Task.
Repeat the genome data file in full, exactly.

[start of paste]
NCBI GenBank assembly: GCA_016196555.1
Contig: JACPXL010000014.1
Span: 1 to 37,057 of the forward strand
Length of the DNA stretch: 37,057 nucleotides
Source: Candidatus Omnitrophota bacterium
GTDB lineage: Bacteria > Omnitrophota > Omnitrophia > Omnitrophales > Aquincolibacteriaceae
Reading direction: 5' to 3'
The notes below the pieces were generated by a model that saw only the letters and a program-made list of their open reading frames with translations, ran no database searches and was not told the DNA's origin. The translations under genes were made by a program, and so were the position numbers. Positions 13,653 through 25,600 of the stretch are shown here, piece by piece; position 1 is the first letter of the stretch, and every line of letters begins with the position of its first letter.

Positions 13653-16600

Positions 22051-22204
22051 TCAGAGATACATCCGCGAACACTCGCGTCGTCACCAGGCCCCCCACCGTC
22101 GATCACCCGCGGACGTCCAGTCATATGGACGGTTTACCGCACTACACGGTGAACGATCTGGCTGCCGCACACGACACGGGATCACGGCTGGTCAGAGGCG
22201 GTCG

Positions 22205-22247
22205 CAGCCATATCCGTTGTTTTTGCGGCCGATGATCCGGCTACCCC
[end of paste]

NCBI GenBank assembly: GCA_016196555.1
Contig: JACPXL010000014.1
Span: 1 to 37,057 of the forward strand
Length of the DNA stretch: 37,057 nucleotides
Source: Candidatus Omnitrophota bacterium
GTDB lineage: Bacteria > Omnitrophota > Omnitrophia > Omnitrophales > Aquincolibacteriaceae
Reading direction: 5' to 3'
The notes below the pieces were generated by a model that saw only the letters and a program-made list of their open reading frames with translations, ran no database searches and was not told the DNA's origin. The translations under genes were made by a program, and so were the position numbers. Positions 13,653 through 25,600 of the stretch are shown here, piece by piece; position 1 is the first letter of the stretch, and every line of letters begins with the position of its first letter.

Positions 13653-16600

Positions 22051-22204
22051 TCAGAGATACATCCGCGAACACTCGCGTCGTCACCAGGCCCCCCACCGTC
22101 GATCACCCGCGGACGTCCAGTCATATGGACGGTTTACCGCACTACACGGTGAACGATCTGGCTGCCGCACACGACACGGGATCACGGCTGGTCAGAGGCG
22201 GTCG

Positions 22205-22247
22205 CAGCCATATCCGTTGTTTTTGCGGCCGATGATCCGGCTACCCC